Monday, July 30, 2012

Right and Normal

Every now and then, a conversation pops up in the GLBT romance world about why we do this, or whether writing romances about two men, or two women, or two men and a woman, or someone who's choosing between a man and a woman because they're attracted to both, or about someone who's transgendered, has any effect on the world besides giving its fans some entertainment.

I think it does. I think the cause of establishing that GLBT people are people first, are normal, are our family and friends and folks just like them, are people who are defined by so many other things that the kind of person they're attracted to or their gender identity is only one small part of the whole -- I think the cause of helping GLBT people win their rightful and equal place in our society is helped by any popular media that shows GLBT people as normal.

If I write a book where a gay man is a mage who casts spells and fights ogres and defeats evil, and falls in love while doing it, then that puts him on a level with every straight man in a similar book who did similar things. If someone else writes a book where a lesbian is a detective and solves mysteries with her wife, then that shows that lesbians are normal, and equal with every straight woman who solves mysteries in a book series. If there's a book where a transwoman becomes a barrel racing champion and is queen of the rodeo and wins the handsome cowboy, then that shows everyone who reads it that transwomen are women, and can be cowgirls, and can win, and can have love just like any other woman.

Torchwood was great at showing the world as it should be -- non-heteronormative, accepting gay and lesbian and bisexual people without a blink. (It would've been nice to get a trans person in there too, but I don't remember any.) In an early episode we saw Owen go home with both a woman and a man, and the point of the sequence wasn't even that he was bi; that was just detail of characterization. The point was that he was abusing alien tech in a particularly reprehensible manner. (Yes, GLBT people can be jerks; there's nothing wrong with showing that so long as we show the whole spectrum of behavior and personalities.)

And the episode "Captain Jack Harkness," set during WWII, showed a world where two soldiers could dance together and share an incredibly hot kiss in public, and the responses of the people around them ranged (judging by expressions, since no one said anything) from "Hot!" to "Awww!" to "Whatever." Realistic? No, not at all. Awesome? Oh, yeah. That's how the 1940s should have been, and I loved seeing that should-have-been world. We need reminders that the world isn't perfect yet -- we need to have books that show how much things used to suck and how much they still do -- but I think we also need to have books that show how things should be and should have been. We need both, so we can point at one and say, "This is what we have," then point at the other and say, "That's what we should have."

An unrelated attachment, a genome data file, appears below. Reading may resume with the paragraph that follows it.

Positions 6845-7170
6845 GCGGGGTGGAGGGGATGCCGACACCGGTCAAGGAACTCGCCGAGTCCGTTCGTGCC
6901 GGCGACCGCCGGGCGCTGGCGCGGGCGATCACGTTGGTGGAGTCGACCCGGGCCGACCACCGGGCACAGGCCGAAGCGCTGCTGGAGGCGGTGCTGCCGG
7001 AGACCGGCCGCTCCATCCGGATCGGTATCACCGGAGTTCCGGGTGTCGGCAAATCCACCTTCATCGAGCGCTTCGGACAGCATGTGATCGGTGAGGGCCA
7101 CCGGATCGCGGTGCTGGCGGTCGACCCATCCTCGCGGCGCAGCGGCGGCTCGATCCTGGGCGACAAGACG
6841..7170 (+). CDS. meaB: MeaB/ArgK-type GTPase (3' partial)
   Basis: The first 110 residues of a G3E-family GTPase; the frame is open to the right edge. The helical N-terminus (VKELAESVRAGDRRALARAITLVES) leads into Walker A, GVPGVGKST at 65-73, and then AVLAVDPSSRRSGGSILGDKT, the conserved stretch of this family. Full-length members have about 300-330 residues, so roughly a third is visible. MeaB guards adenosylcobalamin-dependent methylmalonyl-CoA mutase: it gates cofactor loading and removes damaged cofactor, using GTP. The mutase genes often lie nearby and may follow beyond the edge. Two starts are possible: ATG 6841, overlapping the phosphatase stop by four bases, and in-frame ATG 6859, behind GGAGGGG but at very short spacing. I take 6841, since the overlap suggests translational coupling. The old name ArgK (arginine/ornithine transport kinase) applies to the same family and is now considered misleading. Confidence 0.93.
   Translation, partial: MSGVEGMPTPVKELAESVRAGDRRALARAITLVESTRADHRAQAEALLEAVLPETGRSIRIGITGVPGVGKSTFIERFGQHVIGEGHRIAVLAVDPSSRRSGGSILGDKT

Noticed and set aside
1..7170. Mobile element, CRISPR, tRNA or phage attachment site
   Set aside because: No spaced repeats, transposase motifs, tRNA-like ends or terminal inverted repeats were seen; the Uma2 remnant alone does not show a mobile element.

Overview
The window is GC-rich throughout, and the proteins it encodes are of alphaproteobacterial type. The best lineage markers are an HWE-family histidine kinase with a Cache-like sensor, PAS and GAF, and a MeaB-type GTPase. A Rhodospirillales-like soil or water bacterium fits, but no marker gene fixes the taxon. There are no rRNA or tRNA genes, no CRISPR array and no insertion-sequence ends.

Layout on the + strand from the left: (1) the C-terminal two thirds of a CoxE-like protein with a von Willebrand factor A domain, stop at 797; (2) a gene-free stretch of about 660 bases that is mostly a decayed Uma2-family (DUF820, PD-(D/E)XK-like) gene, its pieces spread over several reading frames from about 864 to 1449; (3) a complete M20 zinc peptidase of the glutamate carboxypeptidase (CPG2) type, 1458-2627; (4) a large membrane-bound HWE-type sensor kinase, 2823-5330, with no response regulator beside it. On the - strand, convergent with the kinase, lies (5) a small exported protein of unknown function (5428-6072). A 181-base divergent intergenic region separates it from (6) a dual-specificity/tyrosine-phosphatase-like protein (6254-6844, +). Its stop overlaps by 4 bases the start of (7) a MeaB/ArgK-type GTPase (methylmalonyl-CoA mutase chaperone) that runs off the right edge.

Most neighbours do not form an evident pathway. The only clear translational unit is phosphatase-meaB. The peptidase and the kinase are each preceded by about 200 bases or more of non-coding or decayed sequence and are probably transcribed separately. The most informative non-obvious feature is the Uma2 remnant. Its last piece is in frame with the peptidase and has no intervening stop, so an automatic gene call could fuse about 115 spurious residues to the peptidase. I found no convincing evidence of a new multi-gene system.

Portrayals of GLBT characters in movies and on television -- and in books -- still leave a lot to be desired. There are a lot of stereotypes, a lot of marginalization, a lot of tokenism. The fact that they're there at all is progress, though, and so long as creators keep working to improve portrayals, there's hope that we'll eventually show a full spectrum of characters, all kinds of people, three-dimensional and well developed, in our media. The fact that mistakes are being made isn't a reason to stop -- it's a reason to insist that we have to keep going and do better.

Studies have shown that those who personally know GLBT people -- family members, friends, co-workers, church members, neighbors -- are more accepting and less likely to support bigoted or oppressive laws and attitudes. Reading about GLBT characters can't have the same impact as knowing someone personally, but it has to be better than nothing. Seeing all kinds of people presented in the media as normal members of society, in all areas and all roles, can only help, even if only a little. If this is the best I can do as a writer to help make our society safe and accepting for all kinds of people, then I'm glad to help.



Kathryn Scannell said...

Love this article. You summed it up beautifully. This one is a keeper.

Angie said...

Kathryn -- thanks. If only the feeling would spread. :)